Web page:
Many people believe if a relationship is open, cheating cannot happen. If a sexual or romantic connection happens outside of what you and your partners agreed upon, it is out of bounds. Period. 

3. Honesty

Boundaries are quite literally the ground rules for navigating any relationship. In polyamorous relationships, you need to firmly know what your boundaries are, and be able to share them with your partners. In return, you’ll need to be able to hear theirs – and fully respect them.

2. Ethics

Once boundaries are set, it’s important for you to uphold them. Don’t look for ways to “bend the rules.” If you’d like a boundary to be adjusted, say so, and be open to your partners’ responses, negative or positive.

Be ready to share the truth that is inside of you, especially when it’s difficult. Never agree to something you are uncomfortable with in order to avoid disappointing your partners.

To have a great poly relationship, you need to share honestly about your true desires and fantasies. You’ll then need to be able to deal with the disappointment of not having every desire met. A poly relationship built on unrealistic or untruthful expectations does not likely withstand the test of time. 

4. Communication

For polyamory to succeed, communication must be better than good – it requires excellence.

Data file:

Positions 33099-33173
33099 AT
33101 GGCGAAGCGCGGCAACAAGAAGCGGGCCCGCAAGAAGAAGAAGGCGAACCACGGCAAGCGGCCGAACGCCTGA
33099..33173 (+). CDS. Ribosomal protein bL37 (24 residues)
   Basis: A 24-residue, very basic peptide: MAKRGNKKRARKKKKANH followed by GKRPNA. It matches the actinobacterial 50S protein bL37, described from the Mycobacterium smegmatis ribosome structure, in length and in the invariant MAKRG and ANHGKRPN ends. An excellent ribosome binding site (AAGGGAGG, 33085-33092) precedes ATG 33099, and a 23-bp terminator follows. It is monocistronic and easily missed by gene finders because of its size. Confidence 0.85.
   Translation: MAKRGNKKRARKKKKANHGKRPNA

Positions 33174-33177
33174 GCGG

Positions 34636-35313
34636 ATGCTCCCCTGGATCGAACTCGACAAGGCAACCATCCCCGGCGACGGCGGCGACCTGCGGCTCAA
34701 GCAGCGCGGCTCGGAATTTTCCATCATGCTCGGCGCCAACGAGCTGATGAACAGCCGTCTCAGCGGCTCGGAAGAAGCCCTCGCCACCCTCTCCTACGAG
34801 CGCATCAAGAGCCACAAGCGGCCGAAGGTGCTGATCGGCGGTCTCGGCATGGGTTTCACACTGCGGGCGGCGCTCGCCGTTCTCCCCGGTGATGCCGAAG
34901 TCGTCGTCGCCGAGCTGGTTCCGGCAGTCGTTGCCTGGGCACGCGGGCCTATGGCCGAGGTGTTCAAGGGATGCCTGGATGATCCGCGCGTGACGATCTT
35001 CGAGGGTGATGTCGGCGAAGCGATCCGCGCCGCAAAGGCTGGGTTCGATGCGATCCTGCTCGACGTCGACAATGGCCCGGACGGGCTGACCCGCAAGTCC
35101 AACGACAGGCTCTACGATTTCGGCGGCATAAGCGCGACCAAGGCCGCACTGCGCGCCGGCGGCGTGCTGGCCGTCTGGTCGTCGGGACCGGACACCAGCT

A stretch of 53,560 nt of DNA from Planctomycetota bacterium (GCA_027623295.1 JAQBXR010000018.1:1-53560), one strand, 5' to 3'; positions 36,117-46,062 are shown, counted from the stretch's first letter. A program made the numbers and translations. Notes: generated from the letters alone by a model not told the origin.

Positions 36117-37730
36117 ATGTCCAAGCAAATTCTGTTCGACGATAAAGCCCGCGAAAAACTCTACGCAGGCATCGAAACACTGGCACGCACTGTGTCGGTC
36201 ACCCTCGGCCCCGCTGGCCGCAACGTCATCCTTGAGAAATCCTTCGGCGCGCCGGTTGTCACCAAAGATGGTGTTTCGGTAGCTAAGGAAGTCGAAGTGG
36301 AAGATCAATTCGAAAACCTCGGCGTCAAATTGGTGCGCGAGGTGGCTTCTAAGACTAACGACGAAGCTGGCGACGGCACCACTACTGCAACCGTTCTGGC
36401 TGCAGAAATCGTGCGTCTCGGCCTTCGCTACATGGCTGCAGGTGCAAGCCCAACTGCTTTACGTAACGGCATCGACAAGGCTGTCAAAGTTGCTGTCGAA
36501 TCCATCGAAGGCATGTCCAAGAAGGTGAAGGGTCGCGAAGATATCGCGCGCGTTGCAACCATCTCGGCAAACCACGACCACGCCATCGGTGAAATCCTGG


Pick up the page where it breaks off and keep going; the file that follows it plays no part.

Be ready to talk about and meticulously negotiate every detail of your relationship, with multiple people, and until total clarity is reached. Truly listen to your partners’ feelings, hurts, desires, and expectations, and fully share your own. 

5. Grace

Even if all parties involved have the absolute best intentions, there will still be times when things go awry. Feelings get hurt, boundaries unknowingly get crossed, and you will feel out of control.

In these moments, it’s best to have grace for yourself and others. Give each other the benefit of the doubt about your heartfelt best intentions. You are writing the script as you go, and you can’t prepare for everything. 

6. Trust

This is a big component of polyamorous relationship rules. Being able to trust ourselves and others determines if venturing into polyamory is a pleasant or painful journey.